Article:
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tives, is not good. These repeated small doses lodging in some of the folds of the intestines, and at length uniting, often produce more effect than desired; and it is never safe to ride a horse far or fast, with even a small dose of aloes in him.

Most of all objectionable is the custom of giving small doses of aloes as a nauseat in inflammation of the lungs. There is so much sympathy between the contents of the chest and belly of the horse, and inflammation of one part is so likely to be transferred to another, that it is treading on very dangerous ground, when, with much inflammation of the lungs, that is given which will stimulate and may inflame the intestines

Aloes are most commonly, because most easily, administered in the form of a ball, but in a state of solution their effect is more speedy, effectual, and safe. Two ounces of aloes, and one ounce of gum, (to suspend the imperfect solution of the aloes,) are put into a pint of boiling water, and the mixture freely stirred.

When it is cold, two ounces of tincture are added, as an aromatic, to prevent the griping of the aloes, and also to keep the mixture from fermenting. The aloes must not be boiled in the water; even five minutes' boiling would take away much of the purgative effect of the drug. The dose of the solution should vary from six to eight ounces.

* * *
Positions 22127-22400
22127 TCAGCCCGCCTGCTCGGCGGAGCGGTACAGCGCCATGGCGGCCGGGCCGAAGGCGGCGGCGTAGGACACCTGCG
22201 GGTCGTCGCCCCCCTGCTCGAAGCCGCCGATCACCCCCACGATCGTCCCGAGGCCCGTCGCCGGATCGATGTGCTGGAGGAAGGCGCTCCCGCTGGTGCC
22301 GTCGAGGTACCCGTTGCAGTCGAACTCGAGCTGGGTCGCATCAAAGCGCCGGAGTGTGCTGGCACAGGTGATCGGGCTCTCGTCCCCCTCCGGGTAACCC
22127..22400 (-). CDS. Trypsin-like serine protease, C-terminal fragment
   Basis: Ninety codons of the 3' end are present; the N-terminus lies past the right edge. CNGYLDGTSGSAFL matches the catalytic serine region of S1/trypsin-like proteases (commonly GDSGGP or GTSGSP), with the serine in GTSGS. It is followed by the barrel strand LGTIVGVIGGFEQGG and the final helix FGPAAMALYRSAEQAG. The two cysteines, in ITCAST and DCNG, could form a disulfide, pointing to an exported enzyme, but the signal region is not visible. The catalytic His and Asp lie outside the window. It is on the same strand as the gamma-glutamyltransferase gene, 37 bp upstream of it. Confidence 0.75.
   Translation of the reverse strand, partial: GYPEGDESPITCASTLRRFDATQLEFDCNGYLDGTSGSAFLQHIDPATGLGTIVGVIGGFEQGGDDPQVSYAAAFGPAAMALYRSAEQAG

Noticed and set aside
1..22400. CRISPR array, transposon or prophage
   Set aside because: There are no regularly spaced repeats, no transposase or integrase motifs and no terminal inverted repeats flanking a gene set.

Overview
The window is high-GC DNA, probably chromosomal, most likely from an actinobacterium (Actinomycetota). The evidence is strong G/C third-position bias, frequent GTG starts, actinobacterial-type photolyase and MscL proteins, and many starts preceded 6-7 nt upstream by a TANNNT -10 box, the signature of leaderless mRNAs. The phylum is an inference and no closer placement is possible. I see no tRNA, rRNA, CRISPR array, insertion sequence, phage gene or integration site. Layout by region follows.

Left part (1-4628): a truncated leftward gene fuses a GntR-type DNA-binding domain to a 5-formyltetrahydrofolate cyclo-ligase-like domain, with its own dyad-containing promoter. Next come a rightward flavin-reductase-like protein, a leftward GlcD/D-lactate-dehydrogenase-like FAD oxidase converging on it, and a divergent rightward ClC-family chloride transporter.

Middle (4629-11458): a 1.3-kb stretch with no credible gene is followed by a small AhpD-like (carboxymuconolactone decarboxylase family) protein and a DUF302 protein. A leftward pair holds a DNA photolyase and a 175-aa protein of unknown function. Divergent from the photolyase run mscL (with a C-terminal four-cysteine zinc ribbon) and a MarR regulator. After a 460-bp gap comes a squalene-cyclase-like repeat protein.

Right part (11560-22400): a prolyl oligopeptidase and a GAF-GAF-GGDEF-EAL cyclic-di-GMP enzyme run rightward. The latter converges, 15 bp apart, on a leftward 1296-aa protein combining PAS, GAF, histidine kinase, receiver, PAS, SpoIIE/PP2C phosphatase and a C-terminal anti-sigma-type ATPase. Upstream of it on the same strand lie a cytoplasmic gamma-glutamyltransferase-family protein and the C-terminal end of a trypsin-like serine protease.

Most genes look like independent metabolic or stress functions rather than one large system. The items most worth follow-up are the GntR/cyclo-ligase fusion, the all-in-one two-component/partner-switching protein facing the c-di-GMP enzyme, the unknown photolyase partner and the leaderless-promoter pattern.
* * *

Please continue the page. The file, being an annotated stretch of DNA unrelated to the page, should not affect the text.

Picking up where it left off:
Aloes are useful in the form of a tincture. Eight ounces of powdered aloes, and one ounce of powdered myrrh, should be put into two quarts of rectified spirit, diluted with an equal quantity of water. The mixture should be daily well shaken for a fortnight, and then suffered to stand, that the undissolved portior may fall to the bottom. This will constitute a very excellent application for wounds, whether recent or

of long standing, and indisposed to heal. It is not only a gentle stimulant, but it forms a thin crust over the wound and shields it from the action of the air.

The principal adulteration of aloes is by means of resin, and the alteration of colour is concealed by the addition of charcoal or lamp black

This adulteration is easily enough detected by dissolving the aloes in hot water. All aloes contain some resinous matter, which the water will not dissolve, and which has very slight purgative effect. The excess of this resin at the bottom of the solution will mark the degree of adulteration.


This compounded body of sulphuric acid and pure argil, is in very general use in veterinary practice both externally and internally. In doses of one or two drachms, it is a useful astringent in diarrhoea, diabetes, and other fluxes; it also possesses some virtue as a stomachic. Externally, it is used as a styptic to stop hæmorrhage, by sprinkling it on the bleeding orifice, when its coagulating properties plug up the mouth of the vessel.

It is a useful escharotic to destroy fungus, and a valuable detergent for foul ulcers.

It is also a useful stimulant in inflammation of the eye ; and a whey made of it forms a good astringent clyster.